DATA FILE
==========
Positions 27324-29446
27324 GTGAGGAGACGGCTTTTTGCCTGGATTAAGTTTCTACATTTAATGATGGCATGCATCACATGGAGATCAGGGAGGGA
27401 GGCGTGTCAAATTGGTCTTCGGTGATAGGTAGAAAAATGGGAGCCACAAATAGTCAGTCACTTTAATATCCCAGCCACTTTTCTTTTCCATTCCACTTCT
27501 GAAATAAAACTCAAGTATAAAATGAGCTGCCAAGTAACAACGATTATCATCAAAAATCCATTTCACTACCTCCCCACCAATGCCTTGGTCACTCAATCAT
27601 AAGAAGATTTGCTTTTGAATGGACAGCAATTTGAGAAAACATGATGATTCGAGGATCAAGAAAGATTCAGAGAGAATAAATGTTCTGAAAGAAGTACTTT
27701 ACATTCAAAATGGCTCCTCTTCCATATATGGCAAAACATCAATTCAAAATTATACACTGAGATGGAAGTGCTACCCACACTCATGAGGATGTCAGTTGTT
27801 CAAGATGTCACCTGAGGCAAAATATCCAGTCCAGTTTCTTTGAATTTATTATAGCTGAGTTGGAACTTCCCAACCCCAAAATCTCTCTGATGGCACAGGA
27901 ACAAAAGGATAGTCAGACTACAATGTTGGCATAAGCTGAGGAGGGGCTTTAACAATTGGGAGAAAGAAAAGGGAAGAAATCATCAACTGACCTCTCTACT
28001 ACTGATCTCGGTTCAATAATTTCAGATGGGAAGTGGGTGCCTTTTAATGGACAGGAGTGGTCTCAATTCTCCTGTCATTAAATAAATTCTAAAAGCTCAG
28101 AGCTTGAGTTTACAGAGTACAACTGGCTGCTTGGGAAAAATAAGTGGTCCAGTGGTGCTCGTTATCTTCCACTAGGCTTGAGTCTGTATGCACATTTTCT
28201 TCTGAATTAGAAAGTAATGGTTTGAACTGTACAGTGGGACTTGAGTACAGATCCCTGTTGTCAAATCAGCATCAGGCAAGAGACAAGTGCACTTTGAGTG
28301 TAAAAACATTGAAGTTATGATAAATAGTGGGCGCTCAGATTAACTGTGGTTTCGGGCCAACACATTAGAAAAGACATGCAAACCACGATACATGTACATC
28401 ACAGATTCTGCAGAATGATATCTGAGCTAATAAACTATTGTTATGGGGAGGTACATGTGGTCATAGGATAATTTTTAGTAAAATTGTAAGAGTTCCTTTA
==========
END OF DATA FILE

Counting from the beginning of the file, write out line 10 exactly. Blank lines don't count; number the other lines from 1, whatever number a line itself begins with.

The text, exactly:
28101 AGCTTGAGTTTACAGAGTACAACTGGCTGCTTGGGAAAAATAAGTGGTCCAGTGGTGCTCGTTATCTTCCACTAGGCTTGAGTCTGTATGCACATTTTCT